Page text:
This includes fielding all inquiries and questions from potential buyers, scheduling and conducting viewings, and negotiating a final sale price. These are often the most stressful and daunting parts of the sale process. The estate agent fees you pay are well worth the aggravation you’ll save by hiring a professional. 

Before hiring an estate agent it’s important to weigh your options and do some research. Online agents are skilled in digital marketing and using websites like Zoopla and Rightmove to promote and sell your home. 

They don’t, however, perform most in-person tasks like viewings and open houses. 

Highstreet agents, on the other hand, are much more hands-on during the selling process. They also have extensive knowledge about the local real estate market. This is an important factor for tapping into the local market and appealing to local buyers. Hybrid agents offer the best of both worlds by performing both online and in-person services. 

Once you’ve compiled a list of agents, do some research. Read reviews and talk to other people you know who’ve recently sold their home. 

Most experienced professionals will have a good reputation and a long history of selling homes quickly. Check how often the agent gets the asking price for their listings. Don’t be afraid to meet with several agents before choosing one. 

Once you’ve selected an agent and signed a contract, make sure you read it carefully to determine what agency services and fees are included. This prevents agents from charging you additional costs that weren’t agreed upon originally.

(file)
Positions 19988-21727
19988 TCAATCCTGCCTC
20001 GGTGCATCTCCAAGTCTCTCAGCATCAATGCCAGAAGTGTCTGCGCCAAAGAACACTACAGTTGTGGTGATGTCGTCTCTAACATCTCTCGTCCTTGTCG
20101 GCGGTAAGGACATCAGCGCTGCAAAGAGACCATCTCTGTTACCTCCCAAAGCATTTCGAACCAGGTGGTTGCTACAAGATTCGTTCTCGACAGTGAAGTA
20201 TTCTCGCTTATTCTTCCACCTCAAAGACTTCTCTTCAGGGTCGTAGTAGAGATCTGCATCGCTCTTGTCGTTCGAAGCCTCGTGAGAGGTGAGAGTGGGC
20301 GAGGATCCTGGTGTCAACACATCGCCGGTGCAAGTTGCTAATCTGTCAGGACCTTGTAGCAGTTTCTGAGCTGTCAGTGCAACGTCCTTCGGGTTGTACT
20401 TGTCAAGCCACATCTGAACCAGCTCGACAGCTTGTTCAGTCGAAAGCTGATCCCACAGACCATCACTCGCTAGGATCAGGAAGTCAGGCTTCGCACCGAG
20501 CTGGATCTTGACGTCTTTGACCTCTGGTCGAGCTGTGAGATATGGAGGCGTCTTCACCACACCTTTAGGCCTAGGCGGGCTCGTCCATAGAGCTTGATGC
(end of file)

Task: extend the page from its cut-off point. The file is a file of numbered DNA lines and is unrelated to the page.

Get an Energy Performance Certificate 

You can’t sell your home without an EPC (Energy Performance Certificate). This is a standard document that ranks properties based on how energy efficient they are. Homeowners must present this certificate to potential buyers. 

The good news is, you can list your home once you’ve applied for an EPC but can’t close until it’s obtained. A qualified domestic-energy assessor must perform the energy performance test, after which they’ll award you an EPC. 

Another benefit to hiring an estate agent is that they’ll likely have an assessor they use regularly. If not, you’ll need to find one yourself.


Choose a Listing Price for Your Home 

Here comes the hard part. How much is your home worth? This isn’t an easy question to answer, especially for homeowners who are emotionally invested in their homes.  

If you’ve lived in your current house for several decades or raised children there, there are memories attached. It’s difficult to put a price tag on nostalgia. 

At this point in the selling process, you need to remove yourself from the equation emotionally. You need to objectively set a sale price for your home that’s reasonable. An estate agent can help with this process also. 

The first step is getting to know the local market. This includes performing valuations that tell you what homes comparable to yours have recently sold for. 

An estate agent can help explain why your home might be worth slightly more or less depending on its condition, location, and other additional features. You may also consider making small renovations and repairs so that you can list your home for a higher price.  

Just be sure to research if the investment will be worth the return. 

Most buyers offer between 5-10% lower than the asking price. Keep this in mind when pricing your home as well. 


Prepare Your Home

It’s now time to stage your home for sale. Even the most gorgeous homes need a little TLC before putting them on the market and opening them up for showings and open houses. 

Simple changes can make a big difference. Remove any family pictures and photographs from the walls. 

Remove other personal items that might let buyers know who you are. Your home should be clean and neat, free from clutter and other random items. The ultimate goal is to create a home that potential buyers can envision themselves living in. You’re selling more than just a house, you’re selling the idea of a new home and a new beginning. 

Not all homes need major renovations to get prepped for sale. A fresh coat of paint, new area rugs, and visual disrepairs are easy fixes that can make a big difference in whether or not you sell your home.